The Random Demodulator (RD) and the ModulatedWideband Converter (MWC) are two recently proposed compressed sensing (CS) techniques for the acquisition of continuous-time spectrally-sparse signals. They extend the standard CS paradigm from sampling discrete, finite dimensional signals to sampling continuous and possibly infinite dimensional ones, and thus establish the ability to capture these signals at sub-Nyquist sampling rates. The RD and the MWC have remarkably similar structures (similar block diagrams), but their reconstruction algorithms and signal models strongly differ. To date, few results exist that compare these systems, and owing to the potential impacts they could have on spectral estimation in applications like electromagnetic scanning and cognitive radio, we more fully investigate their relationship in this paper. Specifically, we show that the RD and the MWC are both based on the general concept of random filtering, but that the sampling functions characterising the systems differ significantly. We next demonstrate a previously unreported model sensitivity the MWC has to short duration signals that resembles the known sensitivity the RD has to nonharmonic tones. We also show that block convolution is a fundamental aspect of the MWC, allowing it to successfully sample and reconstruct block-sparse (multiband) signals. This aspect is lacking in the RD, but we use it to propose a new CS based acquisition system for continuous-time signals whose amplitudes are block sparse. The paper includes detailed time and frequency domain analyses of the RD and the MWC that differ, sometimes substantially, from published results.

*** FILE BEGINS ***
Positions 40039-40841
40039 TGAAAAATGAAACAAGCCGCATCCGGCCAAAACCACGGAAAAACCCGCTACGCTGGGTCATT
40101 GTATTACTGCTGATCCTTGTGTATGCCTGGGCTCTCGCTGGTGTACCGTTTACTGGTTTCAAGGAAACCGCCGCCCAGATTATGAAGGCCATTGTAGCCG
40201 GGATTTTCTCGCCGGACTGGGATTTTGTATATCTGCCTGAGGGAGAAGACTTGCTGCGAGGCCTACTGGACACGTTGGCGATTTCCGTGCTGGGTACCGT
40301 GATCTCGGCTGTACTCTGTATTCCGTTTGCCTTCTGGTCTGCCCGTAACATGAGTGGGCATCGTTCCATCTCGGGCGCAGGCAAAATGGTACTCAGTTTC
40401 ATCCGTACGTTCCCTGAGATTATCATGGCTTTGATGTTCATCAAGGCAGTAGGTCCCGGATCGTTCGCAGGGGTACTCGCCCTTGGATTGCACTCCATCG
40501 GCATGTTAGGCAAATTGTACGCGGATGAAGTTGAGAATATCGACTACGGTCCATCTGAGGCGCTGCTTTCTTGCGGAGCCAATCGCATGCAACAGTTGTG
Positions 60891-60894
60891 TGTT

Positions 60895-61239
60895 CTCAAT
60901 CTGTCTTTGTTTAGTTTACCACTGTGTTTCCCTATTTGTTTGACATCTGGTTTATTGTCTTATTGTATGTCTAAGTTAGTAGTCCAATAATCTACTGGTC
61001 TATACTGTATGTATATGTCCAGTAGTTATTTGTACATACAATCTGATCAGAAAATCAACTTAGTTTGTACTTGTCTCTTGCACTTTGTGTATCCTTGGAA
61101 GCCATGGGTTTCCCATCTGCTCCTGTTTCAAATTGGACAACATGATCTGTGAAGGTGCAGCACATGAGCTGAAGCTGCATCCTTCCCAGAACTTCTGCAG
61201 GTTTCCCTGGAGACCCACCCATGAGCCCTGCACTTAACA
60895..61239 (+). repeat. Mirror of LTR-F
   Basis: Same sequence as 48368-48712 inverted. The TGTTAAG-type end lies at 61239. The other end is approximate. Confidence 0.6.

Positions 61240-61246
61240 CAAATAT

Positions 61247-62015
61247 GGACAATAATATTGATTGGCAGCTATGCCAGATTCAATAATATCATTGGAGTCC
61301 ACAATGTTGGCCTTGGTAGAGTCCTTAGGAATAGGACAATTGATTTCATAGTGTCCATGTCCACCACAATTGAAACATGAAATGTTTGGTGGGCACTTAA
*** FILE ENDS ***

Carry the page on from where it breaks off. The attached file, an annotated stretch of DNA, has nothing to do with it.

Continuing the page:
Compressive Power Spectral Density Estimation by Michael A. Lexa, Mike E. Davies, John S. Thompson, Janosch Nikolic. The abstract reads:

In this paper, we consider power spectral density estimation of bandlimited, wide-sense stationary signals from sub-Nyquist sampled data. This problem has recently received attention from within the emerging field of cognitive radio for example, and solutions have been proposed that use ideas from compressed sensing and the theory of digital alias-free signal processing. Here we develop a compressed sensing based technique that employs multi-coset sampling and produces multi-resolution power spectral estimates at arbitrarily low average sampling rates. The technique applies to spectrally sparse and nonsparse signals alike, but we show that when the widesense stationary signal is spectrally sparse, compressed sensing is able to enhance the estimator. The estimator does not require signal reconstruction and can be directly obtained from a straightforward application of nonnegative least squares.

Sparse Interactions: Identifying High-Dimensional Multilinear Systems via Compressed Sensing by Bobak Nazer and Robert D. Nowak. The abstract reads: